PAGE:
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Goss: After a year away, Tony Pashos becomes a Redskin

Tony Pashos | File photo

Tony Pashos | File photo

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Updated: August 17, 2013 6:39AM



He was an All-Big offensive tackle at Illinois, helping the Illini to a Big Ten title and Sugar Bowl appearance.

He has been in the NFL since being picked by the Baltimore Ravens in the fifth round of the 2003 draft.

When he walks into a room, his 6-foot-6, 315-pound frame resembles a mountain on legs.

But Lockport graduate Tony Pashos is so much more than a big man who has made a nice living playing America’s favorite game. With his work for charity, his gift to the University of Illinois, his involvement in the national political scene, his refusal to condemn a team that he believes did him wrong and his outlook on playing his first season in the fall with the Washington Redskins, Pashos is the thinking man’s offensive lineman.

He sat out last season. After having ankle surgery in 2012, the Cleveland Browns said he failed his physical and released him.

Pashos, 32, did not make a scene over his disagreement with the Browns’ decision; he did not sit around and mope. Instead, he dedicated himself to hard work with an eye toward continuing his career. The Redskins and Kansas City Chiefs eventually made him offers, and he signed a one-year deal with the ’Skins on March 11 of this year.

Earlier, his agent told the Cleveland Plain Dealer that Pashos suffered a ruptured peroneus longus tendon in his left foot during the final preseason game in 2011, but that the peroneus brevis tendon remained intact. He gutted it out and played the entire season, opting for surgery the following offseason.

Pashos thought the Browns needed him, and he wanted to help them even though he was hurting. He needed pain pills and shots to continue playing and late in the season was hospitalized because of ulcers caused by the medications. Then came the ankle surgery and his release.

He also suffered a right ankle injury with the Browns in October 2010 that prematurely ended that season. He spent Halloween having surgery.

Between stints with the Ravens and Browns, Pashos played with Jacksonville and San Francisco, so the Redskins are his fifth team.

“I’m excited for this opportunity with the Redskins,” Pashos said. “I’m healthy. I’m moving well and feel strong. I’m going to camp (beginning July 24) at 315 pounds (down from 325). A lot of the young guys in this game put on weight, but you see massive guys get beat by quick defensive ends. You basically have to get good at football, not get bigger.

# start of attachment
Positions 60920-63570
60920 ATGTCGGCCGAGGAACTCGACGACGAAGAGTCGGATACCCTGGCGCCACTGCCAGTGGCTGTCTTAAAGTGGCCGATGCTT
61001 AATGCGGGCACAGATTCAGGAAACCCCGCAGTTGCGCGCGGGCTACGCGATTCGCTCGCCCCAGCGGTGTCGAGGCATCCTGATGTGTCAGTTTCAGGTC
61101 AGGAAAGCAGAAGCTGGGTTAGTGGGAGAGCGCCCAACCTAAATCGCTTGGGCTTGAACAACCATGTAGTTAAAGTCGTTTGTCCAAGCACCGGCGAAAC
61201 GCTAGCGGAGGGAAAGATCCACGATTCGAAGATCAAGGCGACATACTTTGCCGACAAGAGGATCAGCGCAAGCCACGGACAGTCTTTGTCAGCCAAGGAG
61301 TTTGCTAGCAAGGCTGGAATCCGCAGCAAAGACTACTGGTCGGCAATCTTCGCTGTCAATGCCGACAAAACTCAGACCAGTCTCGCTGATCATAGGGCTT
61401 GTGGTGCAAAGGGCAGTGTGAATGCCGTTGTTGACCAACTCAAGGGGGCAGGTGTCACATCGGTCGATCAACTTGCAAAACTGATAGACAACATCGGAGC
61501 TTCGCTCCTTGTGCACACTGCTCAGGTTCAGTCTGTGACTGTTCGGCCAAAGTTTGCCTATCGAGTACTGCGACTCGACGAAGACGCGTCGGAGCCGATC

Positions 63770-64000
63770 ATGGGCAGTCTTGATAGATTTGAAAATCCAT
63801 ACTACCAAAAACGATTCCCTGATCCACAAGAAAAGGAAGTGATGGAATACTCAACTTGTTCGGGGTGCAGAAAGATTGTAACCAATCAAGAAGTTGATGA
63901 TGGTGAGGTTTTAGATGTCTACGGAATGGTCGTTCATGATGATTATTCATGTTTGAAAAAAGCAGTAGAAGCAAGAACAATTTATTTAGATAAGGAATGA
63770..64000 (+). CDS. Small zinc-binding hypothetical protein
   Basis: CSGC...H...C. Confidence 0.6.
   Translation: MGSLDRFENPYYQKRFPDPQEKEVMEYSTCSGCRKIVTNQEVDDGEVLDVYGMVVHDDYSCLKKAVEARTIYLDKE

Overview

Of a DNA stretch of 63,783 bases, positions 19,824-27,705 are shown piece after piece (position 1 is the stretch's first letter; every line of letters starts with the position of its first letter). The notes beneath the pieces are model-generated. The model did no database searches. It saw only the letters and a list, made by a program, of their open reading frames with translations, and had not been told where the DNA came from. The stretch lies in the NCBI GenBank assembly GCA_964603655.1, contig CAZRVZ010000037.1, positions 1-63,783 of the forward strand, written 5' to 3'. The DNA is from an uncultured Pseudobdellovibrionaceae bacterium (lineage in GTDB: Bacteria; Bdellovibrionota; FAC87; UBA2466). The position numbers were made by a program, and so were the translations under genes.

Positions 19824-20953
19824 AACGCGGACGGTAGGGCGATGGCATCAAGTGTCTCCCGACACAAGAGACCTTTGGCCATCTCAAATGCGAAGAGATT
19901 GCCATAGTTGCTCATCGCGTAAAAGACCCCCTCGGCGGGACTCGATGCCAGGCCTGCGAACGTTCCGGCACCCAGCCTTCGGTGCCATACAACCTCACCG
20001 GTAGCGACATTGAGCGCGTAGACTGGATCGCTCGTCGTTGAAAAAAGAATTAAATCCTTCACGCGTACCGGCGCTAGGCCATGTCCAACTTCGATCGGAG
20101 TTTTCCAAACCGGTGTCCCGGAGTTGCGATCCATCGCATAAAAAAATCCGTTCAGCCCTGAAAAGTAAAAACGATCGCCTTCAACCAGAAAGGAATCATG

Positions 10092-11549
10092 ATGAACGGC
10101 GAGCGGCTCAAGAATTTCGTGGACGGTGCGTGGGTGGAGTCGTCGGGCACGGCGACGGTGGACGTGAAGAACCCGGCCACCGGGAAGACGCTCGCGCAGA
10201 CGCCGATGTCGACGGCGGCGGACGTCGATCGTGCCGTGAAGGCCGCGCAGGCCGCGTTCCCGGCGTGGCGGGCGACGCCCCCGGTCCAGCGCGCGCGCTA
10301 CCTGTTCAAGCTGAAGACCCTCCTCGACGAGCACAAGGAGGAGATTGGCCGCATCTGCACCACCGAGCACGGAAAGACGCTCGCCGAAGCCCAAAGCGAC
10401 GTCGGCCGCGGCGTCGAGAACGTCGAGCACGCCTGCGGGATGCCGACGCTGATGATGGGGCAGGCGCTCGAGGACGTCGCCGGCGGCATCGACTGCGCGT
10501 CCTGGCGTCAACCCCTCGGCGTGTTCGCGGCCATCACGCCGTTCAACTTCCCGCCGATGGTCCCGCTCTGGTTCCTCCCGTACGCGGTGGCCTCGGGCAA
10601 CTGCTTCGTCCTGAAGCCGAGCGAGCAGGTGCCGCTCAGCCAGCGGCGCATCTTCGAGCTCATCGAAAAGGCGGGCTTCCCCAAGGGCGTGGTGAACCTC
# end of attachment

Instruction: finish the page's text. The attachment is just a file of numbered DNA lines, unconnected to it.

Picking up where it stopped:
“I know now, after going to minicamp, that I can be as good as or better than I ever was. I always had the drive to be the best I can be. I’m relearning the right tackle position after being away for a year, and that’s exciting to me. It’s not like riding a bike. It’s a lot less forgiving in pro football.”

Pashos has played in 92 NFL games, starting 70. Whether he starts with Washington depends on beating out Tyler Polumbus, who started at right tackle all last season and reupped with the Redskins shortly after Pashos signed.

“My focus isn’t on starting, it’s to go in and be the best I can be,” Pashos said. “When we go into camp, I want to continue learning how I can help this team win.

“This is my 11th year out of college. My focus is to work hard and win a lot of games. I want to get a ring.”

Pashos has not been involved in the playoffs since 2007, when he was with the Jaguars.

“I need to get back,” he said. “That’s what you play for, to get in the postseason and have a shot at getting that ring. When you don’t get in the playoffs, it stinks. That’s what you play any sport for.”

Pashos will do anything necessary to reach that point, even if that means playing with pain, as he has proved.

“I’m really thankful for this opportunity,” he said. “I’m happy and at peace. I am entering my twilight years, and I finally have a good taste in my mouth.”

One move would make it better, however.

“I wish I could fold up Jimmy Hall and put him in my suitcase and take him with me,” Pashos said of his good friend and one of his former Lockport coaches. “It’s unfortunate that people like him have to retire from teaching and coaching. What he has meant to me on every level is unbelievable.”

Meanwhile, Pashos’ 2012 season off the field showed more of what he is about.

Whether you agree with his political stance, Pashos is not afraid to take a stand. A history buff, he is interested in what is happening in the world. He studied the political scene and delivered a well thought-out endorsement of Republican Presidential candidate Ron Paul.

In November, at a University of Illinois football game, Pashos, who has done a significant amount of charitable work with children’s hospitals and children with autism, was recognized for his gift to his university as he established the Tony Pashos Offensive Lineman Meeting Room.

“It was easy to give back because the university has given my family and me so many opportunities, and has given me some great friends,” Pashos told reporters then. “The university has meant so much to my family and it is dear to my heart.”

He’s a big man, all right, with a giant heart. You can’t help but pull for him to get that ring he so deeply wants.



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